We rented a 4×4 pick up truck with a pop up tent on top, packed up our stuff for a month and drove ourselves through Botswana and Namibia, camping in the parks along the way. No guides, no other passengers, just the two of us, an old school map of the area and the animals out in the wild.
Etosha was one of our last parks we drove through and were surprised at how active the animals were for the few days we camped there.
Upon entering the park we saw 3 – 4 cars pulled off on the side of the road which is always a good sign when you are driving through. Hiding in the bush was a leopard! This was so much closer than our first leopard sighting along the Chobe river and boy were we excited!
Drive slow and keep your eyes peeled, the animals are everywhere!
There is an incredible salt pan in the park. It’s flat as far as your eyes can see, and the sky is overwhelmingly breathtaking. We didn’t get out of the car for most of the month we drove through the parks because of the animals, but here in the middle of the salt flat we got out and enjoyed the view.
Back in the park, you have to drive slowly because you never know when the road will be blocked due to crossing animals. We always would wait as they finished crossing the road and then drive by slowly, so as to not spook any of them, in fear they would jump in front of the car.
Waterholes were always the best place to view animals, especially during the dry season. Some mornings we would just park the car in front of the waterhole for a few hours, reading our books and watching the animals come and go.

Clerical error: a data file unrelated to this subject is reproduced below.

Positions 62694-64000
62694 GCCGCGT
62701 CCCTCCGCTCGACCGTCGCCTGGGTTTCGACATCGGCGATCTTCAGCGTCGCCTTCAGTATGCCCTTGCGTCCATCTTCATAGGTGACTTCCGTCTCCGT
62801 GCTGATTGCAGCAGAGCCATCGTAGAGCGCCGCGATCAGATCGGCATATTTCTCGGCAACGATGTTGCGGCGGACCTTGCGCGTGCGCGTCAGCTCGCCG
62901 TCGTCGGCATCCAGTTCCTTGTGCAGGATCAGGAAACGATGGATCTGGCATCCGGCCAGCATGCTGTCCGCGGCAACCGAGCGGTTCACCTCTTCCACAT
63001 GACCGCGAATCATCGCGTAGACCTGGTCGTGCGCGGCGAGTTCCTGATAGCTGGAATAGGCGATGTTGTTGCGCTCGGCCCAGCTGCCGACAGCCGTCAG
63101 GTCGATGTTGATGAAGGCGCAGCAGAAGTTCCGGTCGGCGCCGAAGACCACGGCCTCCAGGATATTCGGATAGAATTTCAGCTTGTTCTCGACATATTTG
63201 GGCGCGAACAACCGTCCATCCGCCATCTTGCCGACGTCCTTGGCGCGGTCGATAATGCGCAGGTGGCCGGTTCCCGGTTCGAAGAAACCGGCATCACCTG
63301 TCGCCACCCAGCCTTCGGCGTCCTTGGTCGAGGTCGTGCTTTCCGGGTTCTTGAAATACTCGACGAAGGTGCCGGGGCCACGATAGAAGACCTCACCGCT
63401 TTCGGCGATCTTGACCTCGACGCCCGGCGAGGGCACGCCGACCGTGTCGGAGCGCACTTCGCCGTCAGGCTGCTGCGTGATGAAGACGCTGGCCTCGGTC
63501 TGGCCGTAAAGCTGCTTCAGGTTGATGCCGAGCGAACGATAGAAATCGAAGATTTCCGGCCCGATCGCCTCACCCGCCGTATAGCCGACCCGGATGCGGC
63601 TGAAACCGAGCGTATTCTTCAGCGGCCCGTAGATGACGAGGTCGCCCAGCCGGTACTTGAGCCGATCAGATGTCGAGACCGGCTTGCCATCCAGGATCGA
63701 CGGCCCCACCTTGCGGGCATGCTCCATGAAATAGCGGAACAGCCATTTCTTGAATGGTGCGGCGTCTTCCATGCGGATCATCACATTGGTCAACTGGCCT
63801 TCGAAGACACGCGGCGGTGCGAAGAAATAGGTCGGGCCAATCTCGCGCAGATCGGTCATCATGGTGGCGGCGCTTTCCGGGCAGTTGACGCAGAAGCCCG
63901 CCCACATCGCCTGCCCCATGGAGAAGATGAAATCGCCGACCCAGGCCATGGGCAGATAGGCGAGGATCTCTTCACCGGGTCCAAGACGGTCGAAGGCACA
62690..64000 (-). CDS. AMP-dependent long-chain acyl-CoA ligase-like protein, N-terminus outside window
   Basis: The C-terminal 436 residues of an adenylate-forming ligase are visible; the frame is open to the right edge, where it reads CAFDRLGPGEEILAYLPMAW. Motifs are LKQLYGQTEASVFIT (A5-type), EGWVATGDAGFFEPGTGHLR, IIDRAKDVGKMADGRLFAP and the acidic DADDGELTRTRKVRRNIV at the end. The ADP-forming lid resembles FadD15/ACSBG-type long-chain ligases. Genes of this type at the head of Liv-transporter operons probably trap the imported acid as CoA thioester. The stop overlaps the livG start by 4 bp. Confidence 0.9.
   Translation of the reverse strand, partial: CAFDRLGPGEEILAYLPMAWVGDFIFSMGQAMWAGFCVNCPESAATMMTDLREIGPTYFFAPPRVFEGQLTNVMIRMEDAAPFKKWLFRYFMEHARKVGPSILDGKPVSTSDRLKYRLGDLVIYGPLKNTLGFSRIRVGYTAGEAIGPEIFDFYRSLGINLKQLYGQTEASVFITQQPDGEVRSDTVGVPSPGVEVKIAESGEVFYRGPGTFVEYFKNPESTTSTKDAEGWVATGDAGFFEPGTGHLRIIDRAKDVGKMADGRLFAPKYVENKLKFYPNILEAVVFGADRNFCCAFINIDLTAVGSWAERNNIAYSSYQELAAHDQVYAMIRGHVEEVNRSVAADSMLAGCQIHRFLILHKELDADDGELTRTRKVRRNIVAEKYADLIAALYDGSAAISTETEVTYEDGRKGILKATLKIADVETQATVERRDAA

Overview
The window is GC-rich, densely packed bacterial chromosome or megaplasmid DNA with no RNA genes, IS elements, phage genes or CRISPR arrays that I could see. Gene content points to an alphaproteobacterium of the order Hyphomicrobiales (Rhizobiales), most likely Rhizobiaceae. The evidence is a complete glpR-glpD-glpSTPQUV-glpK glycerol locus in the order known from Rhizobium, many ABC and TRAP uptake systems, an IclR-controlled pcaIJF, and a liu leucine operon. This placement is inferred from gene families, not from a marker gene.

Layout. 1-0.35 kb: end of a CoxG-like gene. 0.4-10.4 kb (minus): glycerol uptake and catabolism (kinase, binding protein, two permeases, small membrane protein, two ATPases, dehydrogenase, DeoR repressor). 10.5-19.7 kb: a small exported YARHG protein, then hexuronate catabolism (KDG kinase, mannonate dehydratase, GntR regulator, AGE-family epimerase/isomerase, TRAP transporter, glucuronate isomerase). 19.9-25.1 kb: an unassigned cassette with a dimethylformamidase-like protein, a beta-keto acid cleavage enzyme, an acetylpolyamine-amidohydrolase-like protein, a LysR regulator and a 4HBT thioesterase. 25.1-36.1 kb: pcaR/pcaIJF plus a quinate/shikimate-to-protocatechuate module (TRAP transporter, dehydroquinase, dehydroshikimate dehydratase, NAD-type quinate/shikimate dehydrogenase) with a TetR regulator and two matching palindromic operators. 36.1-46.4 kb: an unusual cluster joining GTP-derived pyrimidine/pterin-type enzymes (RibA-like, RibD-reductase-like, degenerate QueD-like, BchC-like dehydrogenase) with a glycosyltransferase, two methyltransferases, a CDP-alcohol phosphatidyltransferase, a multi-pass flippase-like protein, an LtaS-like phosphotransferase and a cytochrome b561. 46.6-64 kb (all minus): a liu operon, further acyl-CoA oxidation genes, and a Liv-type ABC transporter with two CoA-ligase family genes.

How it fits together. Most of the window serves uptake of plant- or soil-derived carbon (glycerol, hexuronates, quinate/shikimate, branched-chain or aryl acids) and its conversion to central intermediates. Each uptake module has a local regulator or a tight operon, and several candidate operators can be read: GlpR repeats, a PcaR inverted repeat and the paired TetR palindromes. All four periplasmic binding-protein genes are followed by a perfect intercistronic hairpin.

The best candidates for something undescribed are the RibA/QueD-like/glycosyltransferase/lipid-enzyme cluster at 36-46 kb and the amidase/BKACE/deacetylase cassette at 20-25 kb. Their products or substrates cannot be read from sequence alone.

We were most excited during our few lion sightings over the month. These particular lions had just come back from a kill and were cleaning up in the waterhole nearby – very National Geographic style 🙂
At the end the day we would drive back to the campground, make a fire and start preparing dinner. Meat, potatoes, pasta and veggies took their turn on our plates accompanied by a glass of wine or beer as we watched the sun set.
Etosha is famous for their night viewing at waterholes. There are waterholes right next to the campsites with flood lights, and it’s hard to believe, but within walking distance from where you are sleeping there are elephants, rhinos, giraffes, springbok all coming to the waterhole to drink. Bats and birds are flying through the air picking off insects and you can sit and enjoy a glass of wine while watching from a safe distance.
Every day was an adventure, every moment we were wondering what sights and sounds we would hear next. For the entire month our 5 senses were on overdrive and it was to this day still one of the most incredible 30 days of any trip we’ve ever taken.
What travel adventure do you look back on and think it was one of the most incredible yet?